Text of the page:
The National Drainage and Irrigation Authority (NDIA) is fully prepared to respond to any eventuality which may arise as a result of the rainy season, as Pump and Excavators have been deployed countrywide.
Chief Executive Officer, National Drainage and Irrigation Authority (NDIA), Mr. Fredrick Flatts underscoring the importance of being prepared pointed out that 93 and 94 percent of pumps and excavators respectively are operable and have been deployed at critical locations in all coastal regions, to assist in drainage needs.
“Of the 58 pumps, 54 are working and have been deployed at critical locations to ensure water which have been accumulated recedes off land within 24hrs,” Mr. Flatts said.
The NDIA currently has a fleet of 99 excavators which are deployed at critical location to clear drainage and de-silt canals. Of the 88 sluice owned and operated by the NDIA, 83 are fully working and contracts have been tendered for bids to have the remaining 5 operable.
“We are in a good place at the moment but we are taking all the necessary steps to ensure that we have the additional sluice working to further complement our fleet,” the CEO said.
At Region Two, there is presently a problem with flooding due to siltation. The Ministry of Agriculture has since deployed two excavators and a pontoon, which commenced de-silting the outfall channels, to bring relief to those affected as a result.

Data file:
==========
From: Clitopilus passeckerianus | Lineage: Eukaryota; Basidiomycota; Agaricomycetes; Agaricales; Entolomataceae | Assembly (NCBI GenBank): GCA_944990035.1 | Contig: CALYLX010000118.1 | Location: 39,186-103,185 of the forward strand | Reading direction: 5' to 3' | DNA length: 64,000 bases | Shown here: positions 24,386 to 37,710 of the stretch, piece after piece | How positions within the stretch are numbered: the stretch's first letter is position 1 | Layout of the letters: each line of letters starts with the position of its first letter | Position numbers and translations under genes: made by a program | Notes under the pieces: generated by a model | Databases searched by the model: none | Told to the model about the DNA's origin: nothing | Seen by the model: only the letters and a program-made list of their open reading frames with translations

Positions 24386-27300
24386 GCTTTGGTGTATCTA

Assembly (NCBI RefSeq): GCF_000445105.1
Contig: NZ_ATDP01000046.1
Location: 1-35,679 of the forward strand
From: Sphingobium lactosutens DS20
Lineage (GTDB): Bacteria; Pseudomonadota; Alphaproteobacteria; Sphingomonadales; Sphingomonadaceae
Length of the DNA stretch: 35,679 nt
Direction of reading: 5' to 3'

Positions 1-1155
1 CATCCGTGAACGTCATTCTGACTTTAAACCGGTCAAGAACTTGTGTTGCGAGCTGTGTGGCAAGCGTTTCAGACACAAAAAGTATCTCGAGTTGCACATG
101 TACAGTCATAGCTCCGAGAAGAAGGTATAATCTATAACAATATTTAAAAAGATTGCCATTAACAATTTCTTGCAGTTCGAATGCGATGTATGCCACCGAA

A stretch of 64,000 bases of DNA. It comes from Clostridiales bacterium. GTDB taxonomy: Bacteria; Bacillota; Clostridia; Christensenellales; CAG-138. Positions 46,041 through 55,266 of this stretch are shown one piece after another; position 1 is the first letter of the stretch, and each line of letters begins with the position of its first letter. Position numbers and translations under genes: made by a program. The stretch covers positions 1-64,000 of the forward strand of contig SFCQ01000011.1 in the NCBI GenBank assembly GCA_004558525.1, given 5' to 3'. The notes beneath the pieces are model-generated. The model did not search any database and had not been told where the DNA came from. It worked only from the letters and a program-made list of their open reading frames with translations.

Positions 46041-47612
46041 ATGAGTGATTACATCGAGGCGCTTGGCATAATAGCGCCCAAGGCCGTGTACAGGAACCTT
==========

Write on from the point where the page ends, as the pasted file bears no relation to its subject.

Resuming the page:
With respect to water accumulation in the city, the Chief Executive Officer of the National Drainage and Irrigation Authority (NDIA), Mr. Fredrick Flatts will be having talks with the City Engineer, Mayor and City Council (M&CC) to see where assistance can be given where necessary, since the drainage of Georgetown falls within the remit of the Mayor and City Council.
The Hydromet department has since advised that rainfall is expected to continue for the remainder of Friday and Saturday and as much as 45mm is expected which is above the established drainage capacity within the city.
According to Chief Hydromet Officer, Dr. Garvin Cummings, accumulation of water can be expected in some areas between tides.
“We recorded 73.2 mm of water between 8 and 11 this morning alone, so you can see the variations. Although this is expected to decrease in magnitude, rainfall is expected to continue over the next 3-5 days in regions 4 and 5,” Dr. Cummings said.
Over the last year, the Government has prudently managed the drainage sector thus making it efficient in addressing drainage and irrigation needs.